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What is an effector in Biology? 

An effector is a small molecule that selectively binds to protein and regulates its biological activities. In this way, these small molecules act as ligands responsible for increasing or decreasing enzyme activity, cell signaling, or gene expression.   

An effector usually converts an impulse to action that also helps regulate the activities of specific mRNA molecules. An effector usually acts in unique ways in response to a nerve impulse. In the human body, effectors may be glands that produce secretions or the muscles that contract in response to neural stimuli.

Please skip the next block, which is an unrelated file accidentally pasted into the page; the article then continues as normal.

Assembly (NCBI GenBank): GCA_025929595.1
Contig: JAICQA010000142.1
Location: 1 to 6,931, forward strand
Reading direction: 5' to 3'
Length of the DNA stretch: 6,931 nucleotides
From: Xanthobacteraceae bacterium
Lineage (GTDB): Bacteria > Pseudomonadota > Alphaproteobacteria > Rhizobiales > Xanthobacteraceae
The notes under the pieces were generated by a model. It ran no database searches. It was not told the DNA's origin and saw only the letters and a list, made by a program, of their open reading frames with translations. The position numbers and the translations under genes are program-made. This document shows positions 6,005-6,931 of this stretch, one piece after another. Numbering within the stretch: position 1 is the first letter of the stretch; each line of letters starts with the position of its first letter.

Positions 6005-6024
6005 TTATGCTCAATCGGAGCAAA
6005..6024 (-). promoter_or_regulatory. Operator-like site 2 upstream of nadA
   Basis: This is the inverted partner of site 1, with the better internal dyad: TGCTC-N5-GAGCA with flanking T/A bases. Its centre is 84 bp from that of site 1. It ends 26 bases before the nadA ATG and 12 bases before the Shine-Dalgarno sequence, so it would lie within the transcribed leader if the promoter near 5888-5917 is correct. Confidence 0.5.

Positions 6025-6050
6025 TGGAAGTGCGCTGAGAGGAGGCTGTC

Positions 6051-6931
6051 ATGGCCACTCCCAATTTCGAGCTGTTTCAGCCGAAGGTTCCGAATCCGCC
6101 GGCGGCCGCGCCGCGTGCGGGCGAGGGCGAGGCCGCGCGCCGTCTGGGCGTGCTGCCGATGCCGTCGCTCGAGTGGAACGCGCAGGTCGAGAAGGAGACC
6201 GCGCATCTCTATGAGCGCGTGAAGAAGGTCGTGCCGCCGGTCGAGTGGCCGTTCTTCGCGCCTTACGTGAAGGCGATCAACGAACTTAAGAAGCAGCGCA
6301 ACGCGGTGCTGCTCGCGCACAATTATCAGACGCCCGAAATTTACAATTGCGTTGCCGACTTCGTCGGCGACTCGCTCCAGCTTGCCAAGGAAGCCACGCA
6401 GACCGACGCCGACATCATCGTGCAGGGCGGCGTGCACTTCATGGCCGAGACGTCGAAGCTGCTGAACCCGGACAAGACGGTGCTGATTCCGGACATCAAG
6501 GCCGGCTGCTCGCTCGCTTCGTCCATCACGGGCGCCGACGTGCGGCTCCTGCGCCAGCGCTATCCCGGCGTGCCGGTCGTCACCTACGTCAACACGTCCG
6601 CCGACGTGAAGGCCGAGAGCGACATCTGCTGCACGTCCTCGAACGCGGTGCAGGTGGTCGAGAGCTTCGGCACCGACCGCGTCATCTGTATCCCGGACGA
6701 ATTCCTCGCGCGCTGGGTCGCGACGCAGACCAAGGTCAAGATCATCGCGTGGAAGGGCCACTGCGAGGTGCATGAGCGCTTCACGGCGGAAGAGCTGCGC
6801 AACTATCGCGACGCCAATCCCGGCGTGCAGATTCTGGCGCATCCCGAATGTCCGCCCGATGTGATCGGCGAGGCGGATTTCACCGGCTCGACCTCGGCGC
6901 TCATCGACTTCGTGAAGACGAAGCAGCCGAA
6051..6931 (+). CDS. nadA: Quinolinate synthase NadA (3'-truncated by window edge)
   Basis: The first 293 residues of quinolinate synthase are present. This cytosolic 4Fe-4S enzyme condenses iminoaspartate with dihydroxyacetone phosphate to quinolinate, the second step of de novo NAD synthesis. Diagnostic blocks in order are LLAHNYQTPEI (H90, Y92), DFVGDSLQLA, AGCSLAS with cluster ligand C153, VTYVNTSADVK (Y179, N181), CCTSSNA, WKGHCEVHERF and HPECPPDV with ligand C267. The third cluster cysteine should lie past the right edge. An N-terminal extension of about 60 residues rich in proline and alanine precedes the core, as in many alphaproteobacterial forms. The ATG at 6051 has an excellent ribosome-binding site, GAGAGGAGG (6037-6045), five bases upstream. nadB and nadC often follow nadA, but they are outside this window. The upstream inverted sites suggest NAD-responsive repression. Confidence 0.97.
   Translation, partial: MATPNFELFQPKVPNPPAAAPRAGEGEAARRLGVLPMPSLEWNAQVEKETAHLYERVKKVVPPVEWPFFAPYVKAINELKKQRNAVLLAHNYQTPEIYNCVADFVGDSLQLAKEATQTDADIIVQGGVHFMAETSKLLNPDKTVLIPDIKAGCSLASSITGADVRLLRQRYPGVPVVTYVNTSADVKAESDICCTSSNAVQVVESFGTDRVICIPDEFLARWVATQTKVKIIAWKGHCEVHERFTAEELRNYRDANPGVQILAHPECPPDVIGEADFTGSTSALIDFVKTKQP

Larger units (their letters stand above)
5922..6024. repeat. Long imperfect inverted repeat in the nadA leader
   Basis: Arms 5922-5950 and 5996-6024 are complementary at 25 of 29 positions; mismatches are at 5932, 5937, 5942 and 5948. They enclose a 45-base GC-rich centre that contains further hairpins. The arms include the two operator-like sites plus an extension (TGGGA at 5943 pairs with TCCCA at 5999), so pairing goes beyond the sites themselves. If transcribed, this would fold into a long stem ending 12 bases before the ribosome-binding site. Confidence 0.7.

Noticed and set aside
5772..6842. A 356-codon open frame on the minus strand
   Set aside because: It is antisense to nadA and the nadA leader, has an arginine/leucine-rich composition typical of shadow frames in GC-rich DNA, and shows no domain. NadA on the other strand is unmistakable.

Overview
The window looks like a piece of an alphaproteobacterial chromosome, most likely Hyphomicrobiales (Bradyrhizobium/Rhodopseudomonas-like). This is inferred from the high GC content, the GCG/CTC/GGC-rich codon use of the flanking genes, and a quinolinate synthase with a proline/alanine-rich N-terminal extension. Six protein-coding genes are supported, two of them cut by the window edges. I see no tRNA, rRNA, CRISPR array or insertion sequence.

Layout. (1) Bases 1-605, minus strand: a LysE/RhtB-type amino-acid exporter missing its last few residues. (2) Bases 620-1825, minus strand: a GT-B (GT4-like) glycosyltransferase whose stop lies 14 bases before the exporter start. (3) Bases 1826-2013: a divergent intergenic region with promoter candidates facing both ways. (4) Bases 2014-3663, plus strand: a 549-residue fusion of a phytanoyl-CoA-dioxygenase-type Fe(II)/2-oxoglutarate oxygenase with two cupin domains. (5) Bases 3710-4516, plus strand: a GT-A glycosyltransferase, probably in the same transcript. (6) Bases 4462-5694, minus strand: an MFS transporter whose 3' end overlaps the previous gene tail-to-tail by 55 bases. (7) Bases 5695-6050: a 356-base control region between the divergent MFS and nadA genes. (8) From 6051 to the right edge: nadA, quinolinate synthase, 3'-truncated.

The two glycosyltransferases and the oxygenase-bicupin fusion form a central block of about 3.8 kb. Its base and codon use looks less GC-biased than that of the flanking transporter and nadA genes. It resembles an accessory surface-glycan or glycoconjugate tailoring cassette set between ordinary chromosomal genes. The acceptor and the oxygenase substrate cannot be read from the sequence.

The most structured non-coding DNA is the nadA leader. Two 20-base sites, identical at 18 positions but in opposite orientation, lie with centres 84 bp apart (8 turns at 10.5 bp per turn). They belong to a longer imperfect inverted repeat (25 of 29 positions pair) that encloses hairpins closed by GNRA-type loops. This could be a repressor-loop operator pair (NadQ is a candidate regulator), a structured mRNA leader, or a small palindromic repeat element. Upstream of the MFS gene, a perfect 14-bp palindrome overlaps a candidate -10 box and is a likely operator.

The muscles are further divided into two separate groupings. One is autonomic effectors that are the smooth muscles like the eye’s iris, and another is somatic effectors that are the body’s striated muscles like those found in the back and arm. 

 Effectors are responsible for bringing out the response that restores optimum levels like blood glucose levels and core body temperature. Effectors include the glands and muscles, and so their reactions produced by them have the hormone release or muscle contractions.  

What is an effector in Biology

Effectors are usually responsible for bringing out the response as depicted in the image. The whole process proceeds with the following functioning: 

  • Receptor in the skin find out a stimulus 
  • The sensory neuron is responsible for sending the electrical impulses to the spinal cord’s relay neuron.  
  • Relay Neurons connect the Sensory neurons to the motor neurons. 
  • The motor neuron then sends the electrical impulses to an effector 
  • Effectors then produce a response. 

    The response produced by the receptors results in muscle contraction or hormone release.  

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